I recently recorded a Valentine’s Day video for an online news organization. The theme: “Valentine’s Day Sucks.”
My friend Jen (author of a great book called Save the Date) and I rolled our eyes at those corny Mylar balloons and chalky Valentine’s hearts, making up goofy inscriptions like “Let’s Settle For Each Other” and “You’ll Do.”
We had a lot of fun, but we were also aware of why we’d be asked to mock that commercial sentimentality.
When you’re a kid, Valentine’s Day is delightful. The teacher cuts the math lesson short and everyone pushes the desks together to prepare for a feast of pink cupcakes dotted with Red Hots. You stuff shoeboxes decorated with hearts and doilies with Batman and Strawberry Shortcake cards.
But once adolescence hits, Valentine’s Day becomes something else entirely—a sharp reminder that some people have romantic partners and others don’t. Did someone in your high school send you a carnation? If so, was it passionate red, mixed-message pink or friend-zone white?
After you enter the work world, February 14 is the day that some desks display large bouquets of roses, while others have the same file folders and coffee mugs. At lunch, you’re either the person standing in a long line to purchase overpriced flowers and chocolate, or you’re the passerby who has no need to.
Of course, we’re aware of our relationship status the other 364 days of the year, but Valentine’s Day is when the “status” part is underscored.
But this emphasis on status shows a fundamental misunderstanding of what love is, according to research by University of North Carolina psychologist Barbara Fredrickson.
“There is a lot of focus on love being exclusive and finding that soulmate. It’s like this big achievement of life,” Fredrickson said in an online seminar.
But this is not an accurate view of what love really is. “At its core, love is an emotion,” she says. Specifically, it’s the positive feeling that comes from mutual exchanges, when you invest in someone else for their sake.
We offer love—via compliments, shoulder rubs, sympathetic ears, breakfasts in bed—to our nearest and dearest—spouses, friends, siblings, parents. But these interactions aren’t confined to our inner circles. Fredrickson says that anytime you have warm exchange with another person—a joke with a neighbor, a smile with a cashier—you’re experiencing love. These small moments of connection are physiologically identical to love in its more celebrated forms—romantic, parental, etc.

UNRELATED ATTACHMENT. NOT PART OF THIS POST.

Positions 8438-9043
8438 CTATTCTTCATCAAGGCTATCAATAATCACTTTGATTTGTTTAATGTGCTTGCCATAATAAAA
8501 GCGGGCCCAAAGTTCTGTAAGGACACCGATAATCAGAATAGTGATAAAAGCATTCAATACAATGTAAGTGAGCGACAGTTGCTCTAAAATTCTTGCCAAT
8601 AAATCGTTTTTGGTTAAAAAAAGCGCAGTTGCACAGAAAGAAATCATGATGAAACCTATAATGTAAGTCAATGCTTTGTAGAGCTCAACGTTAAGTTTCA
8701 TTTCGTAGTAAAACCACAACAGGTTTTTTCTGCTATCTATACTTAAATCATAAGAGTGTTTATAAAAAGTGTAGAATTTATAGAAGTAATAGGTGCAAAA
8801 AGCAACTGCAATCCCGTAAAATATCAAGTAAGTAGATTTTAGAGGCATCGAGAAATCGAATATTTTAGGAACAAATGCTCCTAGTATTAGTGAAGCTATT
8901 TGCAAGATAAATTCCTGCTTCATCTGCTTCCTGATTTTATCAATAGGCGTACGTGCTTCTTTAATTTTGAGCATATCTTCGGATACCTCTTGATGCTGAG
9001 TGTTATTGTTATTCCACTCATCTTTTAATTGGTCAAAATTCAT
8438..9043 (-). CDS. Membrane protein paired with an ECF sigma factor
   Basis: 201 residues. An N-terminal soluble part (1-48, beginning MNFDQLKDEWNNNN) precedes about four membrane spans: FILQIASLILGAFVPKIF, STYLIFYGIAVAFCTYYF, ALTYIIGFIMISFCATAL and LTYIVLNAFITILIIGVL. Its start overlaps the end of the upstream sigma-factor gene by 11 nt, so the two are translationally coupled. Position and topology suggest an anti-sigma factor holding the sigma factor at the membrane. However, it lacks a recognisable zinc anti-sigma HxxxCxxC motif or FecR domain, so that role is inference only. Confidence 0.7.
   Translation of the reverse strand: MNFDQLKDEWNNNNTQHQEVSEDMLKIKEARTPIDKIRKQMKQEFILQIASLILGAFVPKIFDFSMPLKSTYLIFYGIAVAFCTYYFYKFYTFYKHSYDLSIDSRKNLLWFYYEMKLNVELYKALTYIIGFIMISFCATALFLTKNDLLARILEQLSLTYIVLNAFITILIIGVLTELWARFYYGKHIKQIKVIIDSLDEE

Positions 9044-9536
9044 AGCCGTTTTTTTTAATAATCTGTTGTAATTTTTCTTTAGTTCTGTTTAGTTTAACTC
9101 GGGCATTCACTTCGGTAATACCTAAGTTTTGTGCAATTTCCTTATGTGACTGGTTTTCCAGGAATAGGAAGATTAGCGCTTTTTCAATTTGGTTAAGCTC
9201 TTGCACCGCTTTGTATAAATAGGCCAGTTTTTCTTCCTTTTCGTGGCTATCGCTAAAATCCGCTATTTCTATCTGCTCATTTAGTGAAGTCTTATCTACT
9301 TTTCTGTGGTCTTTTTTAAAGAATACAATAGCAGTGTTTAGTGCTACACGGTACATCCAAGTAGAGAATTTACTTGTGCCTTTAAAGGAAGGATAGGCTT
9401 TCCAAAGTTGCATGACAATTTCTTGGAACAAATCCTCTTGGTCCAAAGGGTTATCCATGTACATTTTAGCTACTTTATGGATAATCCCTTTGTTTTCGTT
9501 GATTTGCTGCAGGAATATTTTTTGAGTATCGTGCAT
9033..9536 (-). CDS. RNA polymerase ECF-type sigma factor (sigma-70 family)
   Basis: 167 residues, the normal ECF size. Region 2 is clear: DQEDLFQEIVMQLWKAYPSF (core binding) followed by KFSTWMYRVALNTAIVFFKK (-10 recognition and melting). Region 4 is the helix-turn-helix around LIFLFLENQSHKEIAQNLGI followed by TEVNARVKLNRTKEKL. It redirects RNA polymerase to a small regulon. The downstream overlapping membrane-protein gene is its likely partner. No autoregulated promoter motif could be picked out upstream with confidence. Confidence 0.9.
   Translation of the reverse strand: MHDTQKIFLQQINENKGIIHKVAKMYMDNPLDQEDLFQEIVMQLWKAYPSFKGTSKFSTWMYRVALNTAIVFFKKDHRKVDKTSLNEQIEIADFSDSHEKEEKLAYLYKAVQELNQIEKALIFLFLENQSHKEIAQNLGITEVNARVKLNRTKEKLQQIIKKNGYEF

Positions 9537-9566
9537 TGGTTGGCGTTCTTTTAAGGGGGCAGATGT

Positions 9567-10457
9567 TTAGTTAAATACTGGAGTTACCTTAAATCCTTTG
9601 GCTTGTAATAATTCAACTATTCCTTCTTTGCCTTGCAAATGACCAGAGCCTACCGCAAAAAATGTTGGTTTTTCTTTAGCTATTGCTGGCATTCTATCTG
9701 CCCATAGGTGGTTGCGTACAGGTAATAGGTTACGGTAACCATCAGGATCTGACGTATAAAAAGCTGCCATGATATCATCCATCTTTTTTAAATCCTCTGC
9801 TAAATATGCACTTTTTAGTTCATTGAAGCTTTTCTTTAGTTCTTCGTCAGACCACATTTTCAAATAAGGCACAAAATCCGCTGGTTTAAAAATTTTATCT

Love, she explains, is not a permanent state, but rather something that arises and dissipates. “Right now I say I love my husband,” Fredrickson told her colleagues, “but right now I’m in the midst of talking to you guys about love, so I’m not actively showing investment in him at this moment.”
In other words, love isn’t something that you “find” or “have”; it’s an active state, a verb.
Of course, close relationships are still very important. But it’s helpful to know love isn’t as exclusive as it sometimes seems. It’s not a nightclub where only the most beautiful or fabulous can get past the velvet ropes. It’s something that we all have within us, that we’re all capable of extending anytime, to anyone.
Fredrickson’s research also finds that there are ways to flex your love muscles and bring more of those connection moments into your life. I’ll discuss that in the next post.
Sara Eckel is a personal coach and the author of It’s Not You: 27 (Wrong) Reasons You’re Single. You can get a free bonus chapter of her book at saraeckel.com. You can also find her on Twitter and Facebook. Ask her any questions here.